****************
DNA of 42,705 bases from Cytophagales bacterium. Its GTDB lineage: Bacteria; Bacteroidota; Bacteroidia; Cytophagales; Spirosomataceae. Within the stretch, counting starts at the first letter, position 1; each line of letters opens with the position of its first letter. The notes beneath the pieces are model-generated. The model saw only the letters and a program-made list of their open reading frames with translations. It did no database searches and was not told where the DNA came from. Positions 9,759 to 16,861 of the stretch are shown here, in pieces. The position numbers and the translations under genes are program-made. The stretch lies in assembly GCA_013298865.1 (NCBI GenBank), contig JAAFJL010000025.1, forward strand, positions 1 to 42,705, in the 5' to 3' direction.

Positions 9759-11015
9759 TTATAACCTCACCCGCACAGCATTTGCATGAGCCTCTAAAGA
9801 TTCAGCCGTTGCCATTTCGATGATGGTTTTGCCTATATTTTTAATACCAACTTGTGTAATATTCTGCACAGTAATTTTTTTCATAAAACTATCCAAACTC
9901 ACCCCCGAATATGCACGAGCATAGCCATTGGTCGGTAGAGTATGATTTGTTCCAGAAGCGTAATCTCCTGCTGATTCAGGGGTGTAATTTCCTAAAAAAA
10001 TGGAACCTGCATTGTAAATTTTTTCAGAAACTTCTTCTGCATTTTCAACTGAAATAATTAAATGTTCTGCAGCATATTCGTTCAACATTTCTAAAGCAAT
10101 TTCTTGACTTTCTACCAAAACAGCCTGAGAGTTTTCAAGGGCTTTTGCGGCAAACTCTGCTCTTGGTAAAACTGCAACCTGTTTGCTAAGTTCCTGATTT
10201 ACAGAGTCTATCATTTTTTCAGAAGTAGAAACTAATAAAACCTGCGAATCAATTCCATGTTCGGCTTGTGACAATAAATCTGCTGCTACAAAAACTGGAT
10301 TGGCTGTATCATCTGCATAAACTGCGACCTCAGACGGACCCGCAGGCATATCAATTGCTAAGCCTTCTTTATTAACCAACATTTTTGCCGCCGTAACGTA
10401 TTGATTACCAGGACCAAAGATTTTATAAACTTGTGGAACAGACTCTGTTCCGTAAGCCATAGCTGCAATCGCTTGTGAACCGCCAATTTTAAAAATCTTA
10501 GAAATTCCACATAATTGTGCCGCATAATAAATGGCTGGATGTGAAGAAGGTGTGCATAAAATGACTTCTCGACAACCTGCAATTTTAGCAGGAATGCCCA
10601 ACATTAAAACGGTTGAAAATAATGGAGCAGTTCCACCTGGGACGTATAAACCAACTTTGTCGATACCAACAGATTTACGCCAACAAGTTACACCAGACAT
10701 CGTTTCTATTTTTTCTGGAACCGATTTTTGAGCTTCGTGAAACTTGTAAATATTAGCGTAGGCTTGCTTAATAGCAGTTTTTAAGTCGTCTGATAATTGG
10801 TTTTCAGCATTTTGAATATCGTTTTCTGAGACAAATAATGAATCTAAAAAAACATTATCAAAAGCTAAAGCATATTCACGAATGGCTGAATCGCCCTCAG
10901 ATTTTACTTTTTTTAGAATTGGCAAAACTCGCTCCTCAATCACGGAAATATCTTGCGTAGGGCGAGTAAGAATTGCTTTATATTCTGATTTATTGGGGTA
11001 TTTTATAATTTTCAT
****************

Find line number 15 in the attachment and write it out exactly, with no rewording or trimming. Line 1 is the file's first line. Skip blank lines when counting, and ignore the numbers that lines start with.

10901 ATTTTACTTTTTTTAGAATTGGCAAAACTCGCTCCTCAATCACGGAAATATCTTGCGTAGGGCGAGTAAGAATTGCTTTATATTCTGATTTATTGGGGTA